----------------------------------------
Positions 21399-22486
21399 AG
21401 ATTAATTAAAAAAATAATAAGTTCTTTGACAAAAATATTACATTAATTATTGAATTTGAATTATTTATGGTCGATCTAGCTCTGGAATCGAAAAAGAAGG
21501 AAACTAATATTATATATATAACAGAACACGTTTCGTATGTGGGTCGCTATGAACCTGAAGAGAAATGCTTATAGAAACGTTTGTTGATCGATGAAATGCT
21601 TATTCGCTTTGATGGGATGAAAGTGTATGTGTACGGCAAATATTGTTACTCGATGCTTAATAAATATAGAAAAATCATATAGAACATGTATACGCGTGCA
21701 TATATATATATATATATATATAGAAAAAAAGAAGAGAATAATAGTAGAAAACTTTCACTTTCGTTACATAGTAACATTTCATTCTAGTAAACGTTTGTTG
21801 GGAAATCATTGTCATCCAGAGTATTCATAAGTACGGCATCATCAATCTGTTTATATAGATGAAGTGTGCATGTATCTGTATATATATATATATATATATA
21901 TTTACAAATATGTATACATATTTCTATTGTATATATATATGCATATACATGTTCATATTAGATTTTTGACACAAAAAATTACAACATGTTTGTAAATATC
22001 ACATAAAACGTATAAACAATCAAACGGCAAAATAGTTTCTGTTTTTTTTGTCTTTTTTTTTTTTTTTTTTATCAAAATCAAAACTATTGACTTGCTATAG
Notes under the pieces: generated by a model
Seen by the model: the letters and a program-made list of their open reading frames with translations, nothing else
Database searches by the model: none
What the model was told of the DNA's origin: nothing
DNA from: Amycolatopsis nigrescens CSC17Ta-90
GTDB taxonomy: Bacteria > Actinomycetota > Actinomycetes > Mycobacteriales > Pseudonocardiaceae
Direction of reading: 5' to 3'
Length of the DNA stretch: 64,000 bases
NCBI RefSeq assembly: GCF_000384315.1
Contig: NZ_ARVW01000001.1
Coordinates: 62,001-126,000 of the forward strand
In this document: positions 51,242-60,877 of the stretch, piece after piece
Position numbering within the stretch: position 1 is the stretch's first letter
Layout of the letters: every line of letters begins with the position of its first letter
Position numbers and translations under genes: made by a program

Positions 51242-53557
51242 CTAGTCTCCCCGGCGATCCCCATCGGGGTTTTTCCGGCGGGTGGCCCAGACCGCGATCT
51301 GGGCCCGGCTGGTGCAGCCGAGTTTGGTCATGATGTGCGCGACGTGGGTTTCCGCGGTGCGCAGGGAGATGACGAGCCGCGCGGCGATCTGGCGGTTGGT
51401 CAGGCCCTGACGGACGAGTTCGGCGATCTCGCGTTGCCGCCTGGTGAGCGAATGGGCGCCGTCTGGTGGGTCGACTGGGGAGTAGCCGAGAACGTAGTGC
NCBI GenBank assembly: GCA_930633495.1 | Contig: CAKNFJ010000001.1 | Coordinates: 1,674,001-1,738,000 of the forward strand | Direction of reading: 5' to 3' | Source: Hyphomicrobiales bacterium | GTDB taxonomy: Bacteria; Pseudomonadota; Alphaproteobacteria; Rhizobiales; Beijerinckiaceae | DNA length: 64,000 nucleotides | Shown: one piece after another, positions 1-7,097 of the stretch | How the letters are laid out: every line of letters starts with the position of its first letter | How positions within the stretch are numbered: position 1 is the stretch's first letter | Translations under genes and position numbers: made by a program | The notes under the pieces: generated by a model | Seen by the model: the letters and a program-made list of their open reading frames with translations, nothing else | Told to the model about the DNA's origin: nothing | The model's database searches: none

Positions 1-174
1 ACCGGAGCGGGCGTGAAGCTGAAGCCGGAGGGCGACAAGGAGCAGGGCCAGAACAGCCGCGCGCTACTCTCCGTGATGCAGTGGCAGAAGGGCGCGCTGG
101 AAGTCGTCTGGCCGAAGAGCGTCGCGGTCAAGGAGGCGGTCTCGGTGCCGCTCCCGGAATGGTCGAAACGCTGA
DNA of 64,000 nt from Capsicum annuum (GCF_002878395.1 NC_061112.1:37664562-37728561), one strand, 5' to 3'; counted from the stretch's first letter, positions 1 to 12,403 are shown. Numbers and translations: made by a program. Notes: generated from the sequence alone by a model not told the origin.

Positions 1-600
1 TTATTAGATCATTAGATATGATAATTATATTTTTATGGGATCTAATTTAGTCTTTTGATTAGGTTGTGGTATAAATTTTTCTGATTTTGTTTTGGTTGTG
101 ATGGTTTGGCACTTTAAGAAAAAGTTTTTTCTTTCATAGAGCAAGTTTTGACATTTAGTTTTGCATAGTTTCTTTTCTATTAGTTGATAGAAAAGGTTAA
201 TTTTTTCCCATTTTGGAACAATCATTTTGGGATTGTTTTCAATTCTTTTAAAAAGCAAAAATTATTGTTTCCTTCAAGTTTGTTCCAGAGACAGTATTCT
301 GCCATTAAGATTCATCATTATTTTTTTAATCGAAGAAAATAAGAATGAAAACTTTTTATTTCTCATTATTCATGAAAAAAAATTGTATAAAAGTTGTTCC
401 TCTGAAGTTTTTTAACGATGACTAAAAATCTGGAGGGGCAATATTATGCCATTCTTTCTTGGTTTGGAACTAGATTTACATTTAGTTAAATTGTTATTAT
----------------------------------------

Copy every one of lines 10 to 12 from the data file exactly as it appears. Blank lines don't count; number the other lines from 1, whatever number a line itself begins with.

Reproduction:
Notes under the pieces: generated by a model
Seen by the model: the letters and a program-made list of their open reading frames with translations, nothing else
Database searches by the model: none